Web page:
Thursday, December 06, 2012

Follow Up

After re-reading my previous post, I thought, "That sounds hoity-toity."  And, the last thing I want to do is sound like I have it all together, dispensing wisdom from on high, a "look at how great I do the Christian life" post.  (In fact, I despise those kinds of posts).

So, let me apologize and try again.

What I meant by my critique of vows is how me-centered the whole wedding affair has become in recent years.  Of course, we all see this:  the "Bridezilla" shows would have no appeal if this weren't the case.  And, my wife's observation about the content of recent "vows" made me want to ask:  what about God?

Then, I thought about how Sheri and I came to the realization that we wanted to spend our life together.  Of course, I am attracted to her beauty, inside and out.  Of course, the thought of being with her for the rest of my life was a fantasy coming true.  Of course, I thought of the benefits of our life together.  But, when we got down to the nub of things--why are we doing this?--we believe that God put us together, that He knew better than we did that we needed each other to fulfill our destiny.

I know that may sound hollywoodish, even sentimentally trite.  Regardless, we felt this gravity, this very clear sense that God was on our side.  God called Sheri to a very specific mission within His Kingdom's work.  Me too.  And, we marvelled over how we came to see that our lives would be folded  together for that singular purpose.

There are stories to tell as to how He made that evident to us--too personal for a blog post.  But, that's what I mean when I say that we knew very clearly that we were making vows to God the day we promised we'd take care of each other.  I had already thanked God a thousand times for the gift of Sheri Kaye Richardson.  I didn't need to tell everyone why.  Rather, on the day we married, I needed to promise God that I would take care of her because I knew she was His gift to me.

So, even after over thirty-three years of marriage, every time I think about our vows, I think about God.  I promised Him that I would love her.  And, I know He heard every word.

Tuesday, December 04, 2012

Wedding Vows to Myself

My wife noticed a trend in wedding vows that I think is incredibly insightful.  But, before I get to that, a little context . . .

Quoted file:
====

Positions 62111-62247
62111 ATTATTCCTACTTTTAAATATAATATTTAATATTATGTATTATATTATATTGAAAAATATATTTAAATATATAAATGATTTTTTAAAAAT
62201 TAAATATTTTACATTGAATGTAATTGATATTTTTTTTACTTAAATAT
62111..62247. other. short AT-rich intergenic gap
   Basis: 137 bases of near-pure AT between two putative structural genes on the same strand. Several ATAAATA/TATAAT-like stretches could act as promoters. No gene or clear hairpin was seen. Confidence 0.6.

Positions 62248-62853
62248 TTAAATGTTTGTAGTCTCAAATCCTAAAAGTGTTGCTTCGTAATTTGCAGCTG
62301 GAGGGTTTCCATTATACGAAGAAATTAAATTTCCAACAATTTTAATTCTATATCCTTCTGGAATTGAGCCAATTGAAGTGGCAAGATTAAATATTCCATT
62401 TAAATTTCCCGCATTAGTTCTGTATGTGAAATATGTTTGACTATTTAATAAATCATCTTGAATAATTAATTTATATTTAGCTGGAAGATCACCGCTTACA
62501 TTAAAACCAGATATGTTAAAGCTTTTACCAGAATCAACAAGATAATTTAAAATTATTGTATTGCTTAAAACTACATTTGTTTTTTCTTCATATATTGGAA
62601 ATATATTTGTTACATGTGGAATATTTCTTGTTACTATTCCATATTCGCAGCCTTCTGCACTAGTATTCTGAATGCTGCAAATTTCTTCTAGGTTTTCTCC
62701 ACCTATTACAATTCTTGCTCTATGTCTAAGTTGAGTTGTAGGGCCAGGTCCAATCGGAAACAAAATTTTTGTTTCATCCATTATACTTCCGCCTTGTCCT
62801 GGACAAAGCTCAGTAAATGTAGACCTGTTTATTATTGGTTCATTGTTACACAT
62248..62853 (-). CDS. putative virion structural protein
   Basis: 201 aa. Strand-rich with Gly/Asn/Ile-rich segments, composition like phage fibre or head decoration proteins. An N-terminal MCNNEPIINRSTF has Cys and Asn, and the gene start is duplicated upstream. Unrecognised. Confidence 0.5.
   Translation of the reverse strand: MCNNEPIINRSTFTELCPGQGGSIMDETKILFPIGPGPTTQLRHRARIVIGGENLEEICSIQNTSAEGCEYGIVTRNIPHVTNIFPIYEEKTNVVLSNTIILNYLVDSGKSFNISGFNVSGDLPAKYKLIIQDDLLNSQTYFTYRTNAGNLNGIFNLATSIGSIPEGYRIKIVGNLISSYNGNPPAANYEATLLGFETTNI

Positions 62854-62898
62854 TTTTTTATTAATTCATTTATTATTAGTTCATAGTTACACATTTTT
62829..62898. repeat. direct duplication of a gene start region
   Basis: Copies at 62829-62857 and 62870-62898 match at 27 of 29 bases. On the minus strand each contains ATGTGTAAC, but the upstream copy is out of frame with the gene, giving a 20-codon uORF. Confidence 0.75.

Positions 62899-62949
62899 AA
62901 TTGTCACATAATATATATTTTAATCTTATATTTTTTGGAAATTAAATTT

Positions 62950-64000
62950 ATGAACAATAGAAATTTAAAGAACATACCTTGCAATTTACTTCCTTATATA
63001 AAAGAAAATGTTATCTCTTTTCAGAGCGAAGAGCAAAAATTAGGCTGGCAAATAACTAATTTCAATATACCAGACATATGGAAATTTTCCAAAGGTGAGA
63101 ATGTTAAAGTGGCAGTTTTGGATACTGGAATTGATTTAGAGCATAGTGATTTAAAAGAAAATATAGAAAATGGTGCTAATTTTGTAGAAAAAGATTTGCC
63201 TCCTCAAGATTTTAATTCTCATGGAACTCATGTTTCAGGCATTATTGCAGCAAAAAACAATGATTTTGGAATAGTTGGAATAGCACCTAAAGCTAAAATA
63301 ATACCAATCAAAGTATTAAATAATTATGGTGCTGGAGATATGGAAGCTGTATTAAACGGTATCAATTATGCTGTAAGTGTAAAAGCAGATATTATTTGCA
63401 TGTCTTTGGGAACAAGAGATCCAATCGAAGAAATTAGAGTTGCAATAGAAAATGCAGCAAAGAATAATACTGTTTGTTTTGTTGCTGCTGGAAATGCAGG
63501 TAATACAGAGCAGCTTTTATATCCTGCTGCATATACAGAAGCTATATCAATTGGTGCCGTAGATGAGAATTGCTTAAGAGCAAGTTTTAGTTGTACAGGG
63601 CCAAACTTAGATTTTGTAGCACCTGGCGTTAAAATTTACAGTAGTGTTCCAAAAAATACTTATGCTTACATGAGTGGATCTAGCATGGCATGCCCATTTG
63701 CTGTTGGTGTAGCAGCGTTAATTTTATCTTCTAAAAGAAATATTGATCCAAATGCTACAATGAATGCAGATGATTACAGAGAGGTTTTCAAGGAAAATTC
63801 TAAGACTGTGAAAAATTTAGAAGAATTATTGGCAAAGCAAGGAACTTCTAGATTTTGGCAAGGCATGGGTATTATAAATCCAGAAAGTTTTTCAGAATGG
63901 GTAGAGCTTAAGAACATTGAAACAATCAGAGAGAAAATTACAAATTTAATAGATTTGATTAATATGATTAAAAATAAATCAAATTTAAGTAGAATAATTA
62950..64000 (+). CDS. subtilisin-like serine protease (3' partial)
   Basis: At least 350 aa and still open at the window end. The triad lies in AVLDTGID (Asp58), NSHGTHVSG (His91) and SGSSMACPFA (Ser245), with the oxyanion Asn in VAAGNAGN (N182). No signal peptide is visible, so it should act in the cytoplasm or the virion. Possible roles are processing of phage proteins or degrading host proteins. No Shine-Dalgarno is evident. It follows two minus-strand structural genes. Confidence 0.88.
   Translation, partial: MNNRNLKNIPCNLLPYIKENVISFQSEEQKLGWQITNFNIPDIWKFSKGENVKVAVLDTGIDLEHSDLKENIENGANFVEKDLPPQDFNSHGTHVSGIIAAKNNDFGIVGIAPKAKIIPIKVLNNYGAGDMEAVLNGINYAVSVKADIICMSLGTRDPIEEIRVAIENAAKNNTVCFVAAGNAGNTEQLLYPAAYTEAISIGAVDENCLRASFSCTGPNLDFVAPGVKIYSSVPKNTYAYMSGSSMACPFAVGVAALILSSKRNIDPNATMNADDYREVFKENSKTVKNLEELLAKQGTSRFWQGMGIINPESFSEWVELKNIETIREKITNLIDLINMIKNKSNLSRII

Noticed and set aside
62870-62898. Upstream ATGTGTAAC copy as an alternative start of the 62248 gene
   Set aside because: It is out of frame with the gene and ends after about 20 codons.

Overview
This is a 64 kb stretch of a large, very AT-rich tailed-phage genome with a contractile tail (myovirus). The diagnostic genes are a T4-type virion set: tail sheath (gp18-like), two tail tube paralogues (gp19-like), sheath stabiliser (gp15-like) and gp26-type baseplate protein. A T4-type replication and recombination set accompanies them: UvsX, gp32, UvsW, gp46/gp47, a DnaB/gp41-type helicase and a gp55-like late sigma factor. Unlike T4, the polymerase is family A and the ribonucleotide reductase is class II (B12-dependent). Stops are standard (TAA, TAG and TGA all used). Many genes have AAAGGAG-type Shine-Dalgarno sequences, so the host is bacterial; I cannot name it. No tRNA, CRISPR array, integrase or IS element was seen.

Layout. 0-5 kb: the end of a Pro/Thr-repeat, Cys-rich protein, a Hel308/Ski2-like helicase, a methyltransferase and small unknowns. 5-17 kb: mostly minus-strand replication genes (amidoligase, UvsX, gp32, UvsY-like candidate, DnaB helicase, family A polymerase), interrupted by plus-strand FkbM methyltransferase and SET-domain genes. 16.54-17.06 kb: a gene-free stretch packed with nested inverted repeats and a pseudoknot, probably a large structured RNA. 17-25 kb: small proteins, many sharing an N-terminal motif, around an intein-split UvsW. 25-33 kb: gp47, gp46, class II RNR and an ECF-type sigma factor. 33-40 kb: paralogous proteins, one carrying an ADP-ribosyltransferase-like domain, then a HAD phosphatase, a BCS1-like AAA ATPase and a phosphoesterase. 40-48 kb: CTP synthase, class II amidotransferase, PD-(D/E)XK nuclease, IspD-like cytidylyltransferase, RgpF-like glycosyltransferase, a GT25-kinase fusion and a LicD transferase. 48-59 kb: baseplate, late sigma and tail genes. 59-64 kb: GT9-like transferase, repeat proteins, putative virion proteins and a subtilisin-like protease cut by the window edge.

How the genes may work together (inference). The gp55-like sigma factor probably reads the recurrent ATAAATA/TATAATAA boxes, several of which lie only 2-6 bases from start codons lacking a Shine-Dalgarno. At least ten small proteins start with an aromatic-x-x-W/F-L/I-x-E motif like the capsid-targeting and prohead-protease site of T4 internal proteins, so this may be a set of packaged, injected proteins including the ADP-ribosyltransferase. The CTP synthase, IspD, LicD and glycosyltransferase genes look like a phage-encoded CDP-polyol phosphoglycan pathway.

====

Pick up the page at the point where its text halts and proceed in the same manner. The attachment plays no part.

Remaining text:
Sheri and I have been talking a lot about how younger couples are approaching marriage with a different set of priorities than we did (Boy, are we starting to sound like the "old folks," or what?).  We wanted to get married for a variety of reasons:  love, companionship, destiny, etc.  But, one of the main reasons we married was this:  we believed God put us together to make a difference for His Kingdom.  Or, in less flowery terms, the ol' "two heads are better than one" approach to living.  In other words--and this sounds more foreign these days--we owed it to God to marry.  That's why, when we made our vows on our wedding day, we believed we were making them to God as much as to each other.

Today, that doesn't seem to be the case.  At least, that's what I have seen/heard a few times and Sheri has witnessed dozens of times (she enjoys attending weddings, me not so much).  Typically, the bride and groom recite their hand-written "vows" to each other.  But, honestly, they don't sound like promises to God at all.  Rather, the "vows" go something like this:

"You are the best thing that ever happened to me.  I've waited all my life for the right person to come along.  Then there was you.  You fulfill all my dreams.  You're everything I wanted.  I can't wait to spend the rest of my life with someone who makes me feel so special." Etc., etc., etc., etc., etc., etc.

It's all about me, me, me, me, me, me, and me.

In other words, as they make their "vows" to each other, both the bride and the groom are actually making vows to themselves.  But, that is a dangerous way to start married life; those who've been married for a while see the problem. 

What happens when he stops being the guy "you've always dreamed of"?  What happens when she is no longer "the woman I always wanted"?  What will they do when the married life they think they're entitled to--a "happily ever after" tailored made to their expectations--comes apart?  Who will they go to for help, especially since God was completely "cut out of the deal"?   They made no vows to God.  What could He do for them?  They only promised themselves that they will have what they wanted.  So, what happens when a bride eventually finds out she married a bum?  What does a guy do when the "trophy wife" lets herself go?  Complaining only makes it worse.  Marriage counseling usually turns into "he's not the man I thought he was" or "I never loved her."